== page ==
Image courtesy of Meredith Kroll
Students at I.S. 93 Ridgewood make a banner to send to the victims of the shooting at Marjory Stoneman Douglas High School in Parkland, Florida.

Nationwide support for the community of Parkland, Florida, after a gunman opened fire and took 17 lives inside Marjory Stoneman Douglas High School has come in all forms, including letters of support, donations to grieving families, a meeting with the president and now a work of art from the students of a Ridgewood middle school.

At I.S. 93 Ridgewood, art teacher Meredith Kroll and her students spent a week creating a banner with drawings and messages of support and hope, and on March 5 they mailed it to the recovering Florida school. Kroll said that as an educator and a parent, the way she felt when returning to her school building after the February break made her want to take action.

Even when I returned to the building it was just somber,” Kroll said. “I didn’t feel like myself, and I’m so far removed and I still felt it so strongly.”

But Kroll wasn’t as far removed as most. Her husband is related to 14-year-old Alyssa Alhadeff, a freshman at the school who was killed during the shooting. During the February recess, Kroll and her husband — a teacher in Ridgewood at I.S. 77  — flew down to Florida to attend the funeral.

The scene there was incredibly emotional, Kroll said, as so many students, faculty and family members were at the funeral service that the aisles of the church were full and there were people standing outside. She described Alhadeff as an avid soccer player, a great friend and an honor student with an “incredibly bright future.”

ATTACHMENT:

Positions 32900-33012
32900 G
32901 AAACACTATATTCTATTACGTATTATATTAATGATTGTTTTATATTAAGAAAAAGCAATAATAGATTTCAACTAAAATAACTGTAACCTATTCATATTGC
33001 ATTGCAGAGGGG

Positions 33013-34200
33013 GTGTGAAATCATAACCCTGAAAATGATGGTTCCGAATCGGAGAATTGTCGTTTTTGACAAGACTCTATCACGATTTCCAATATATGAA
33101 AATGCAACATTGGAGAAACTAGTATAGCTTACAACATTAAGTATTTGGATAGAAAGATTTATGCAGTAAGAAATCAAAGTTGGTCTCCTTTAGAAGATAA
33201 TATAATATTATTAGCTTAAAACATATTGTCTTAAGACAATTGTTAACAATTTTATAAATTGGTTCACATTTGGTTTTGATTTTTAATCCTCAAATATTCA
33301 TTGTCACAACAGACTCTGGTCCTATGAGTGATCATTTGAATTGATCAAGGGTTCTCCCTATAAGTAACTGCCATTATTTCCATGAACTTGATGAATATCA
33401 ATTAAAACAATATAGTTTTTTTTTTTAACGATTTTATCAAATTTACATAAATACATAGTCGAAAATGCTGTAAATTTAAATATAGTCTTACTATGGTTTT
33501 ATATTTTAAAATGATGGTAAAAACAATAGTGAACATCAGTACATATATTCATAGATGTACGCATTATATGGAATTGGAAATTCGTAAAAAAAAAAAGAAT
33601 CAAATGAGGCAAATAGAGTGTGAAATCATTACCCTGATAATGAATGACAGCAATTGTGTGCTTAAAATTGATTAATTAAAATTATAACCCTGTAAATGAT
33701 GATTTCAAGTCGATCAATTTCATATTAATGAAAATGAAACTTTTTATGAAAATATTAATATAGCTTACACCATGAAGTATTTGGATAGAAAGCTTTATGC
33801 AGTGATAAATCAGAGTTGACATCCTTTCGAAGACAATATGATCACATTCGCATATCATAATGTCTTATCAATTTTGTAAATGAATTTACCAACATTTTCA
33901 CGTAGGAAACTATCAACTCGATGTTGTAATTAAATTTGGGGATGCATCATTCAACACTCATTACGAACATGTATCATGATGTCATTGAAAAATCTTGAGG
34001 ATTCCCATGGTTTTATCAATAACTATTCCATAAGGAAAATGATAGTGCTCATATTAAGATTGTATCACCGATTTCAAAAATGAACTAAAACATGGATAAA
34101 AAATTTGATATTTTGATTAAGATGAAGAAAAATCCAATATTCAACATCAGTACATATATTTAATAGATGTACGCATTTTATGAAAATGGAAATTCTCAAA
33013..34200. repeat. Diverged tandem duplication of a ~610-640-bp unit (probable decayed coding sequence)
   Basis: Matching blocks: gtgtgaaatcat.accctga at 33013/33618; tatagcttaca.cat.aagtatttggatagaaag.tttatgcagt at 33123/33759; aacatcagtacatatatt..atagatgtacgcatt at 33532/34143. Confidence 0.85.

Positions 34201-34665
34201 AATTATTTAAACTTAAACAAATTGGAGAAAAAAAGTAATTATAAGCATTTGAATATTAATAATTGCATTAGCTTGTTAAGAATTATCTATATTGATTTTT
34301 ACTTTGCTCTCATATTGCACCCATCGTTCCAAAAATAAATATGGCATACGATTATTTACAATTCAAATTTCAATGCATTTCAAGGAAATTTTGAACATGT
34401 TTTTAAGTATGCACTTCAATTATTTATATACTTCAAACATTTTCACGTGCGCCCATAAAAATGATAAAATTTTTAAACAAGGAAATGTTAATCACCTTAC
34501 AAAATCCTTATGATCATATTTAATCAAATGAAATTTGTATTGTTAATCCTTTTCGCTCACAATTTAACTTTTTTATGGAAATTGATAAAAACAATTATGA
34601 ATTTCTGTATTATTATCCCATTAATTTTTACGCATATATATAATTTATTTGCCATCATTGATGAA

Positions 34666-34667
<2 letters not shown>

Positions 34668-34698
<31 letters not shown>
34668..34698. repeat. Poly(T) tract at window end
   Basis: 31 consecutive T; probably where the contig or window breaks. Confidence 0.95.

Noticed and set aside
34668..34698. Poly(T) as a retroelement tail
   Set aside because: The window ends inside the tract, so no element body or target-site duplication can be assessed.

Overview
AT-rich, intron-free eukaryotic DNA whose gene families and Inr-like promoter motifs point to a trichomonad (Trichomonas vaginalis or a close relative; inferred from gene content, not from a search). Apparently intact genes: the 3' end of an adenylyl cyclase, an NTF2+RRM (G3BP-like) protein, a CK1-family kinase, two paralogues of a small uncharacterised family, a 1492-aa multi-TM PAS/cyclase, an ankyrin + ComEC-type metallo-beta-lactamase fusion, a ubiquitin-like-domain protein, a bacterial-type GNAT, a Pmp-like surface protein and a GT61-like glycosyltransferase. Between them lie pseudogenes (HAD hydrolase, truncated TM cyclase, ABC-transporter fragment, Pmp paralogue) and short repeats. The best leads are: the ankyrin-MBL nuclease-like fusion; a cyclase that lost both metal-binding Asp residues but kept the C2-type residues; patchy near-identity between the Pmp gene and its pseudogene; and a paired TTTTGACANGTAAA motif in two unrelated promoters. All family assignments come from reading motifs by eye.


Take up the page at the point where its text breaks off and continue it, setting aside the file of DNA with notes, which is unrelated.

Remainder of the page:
“So many friends got up to speak about her character,” Kroll said. “It was wonderful to hear the stories, but it was the saddest funeral I could have ever expected to go to.”

The shooting reignited the national debate about about gun control legislation, and many students and members of the Marjory Stoneman Douglas community have been the leaders of that charge. Alyssa’s mother, Lori Alhadeff, became one of the faces of the movement when she gave an emotional statement demanding change during an interview with CNN the day after the shooting.

“President Trump, you say what can you do? You can stop the guns from getting into these children’s hands,” Alhadeff said while looking into the camera. “What can you do? You can do a lot! This is not fair to our families and our children [to] go to school and have to get killed!”

Creating the banner allowed Kroll to open up this conversation to her students as well. She said the group discussed what it would feel like to be in the shoes of those Marjory Stoneman Douglas students returning to school after this tragedy and sympathizing with them. Most of Kroll’s students were curious about the shooter, what drove him to do something so unimaginable and the warning signs of his behavior.

Kroll added that the conversation also touched on school safety, and she hopes such incidents lead to students taking safety drills more seriously.

The banner stretches for nearly the width of a classroom in I.S. 93 and is covered with a colorful display of hearts, eagles, inspirational quotes and drawings. Kroll said that the entire school was invited to come into her room and participate whenever they had free time.

The eagle, which is the mascot of Marjory Stoneman Douglas High School, became the lasting theme of the banner when one of the students found a quote that touched them all:

When a storm is coming, all other birds seek shelter,” it reads in large letters on the top, left corner of the banner. “The eagle alone avoids the storm by flying above it, so in the storms of life, may your heart soar like an eagle.”

Photo courtesy of Meredith Kroll

Photo courtesy of Meredith Kroll


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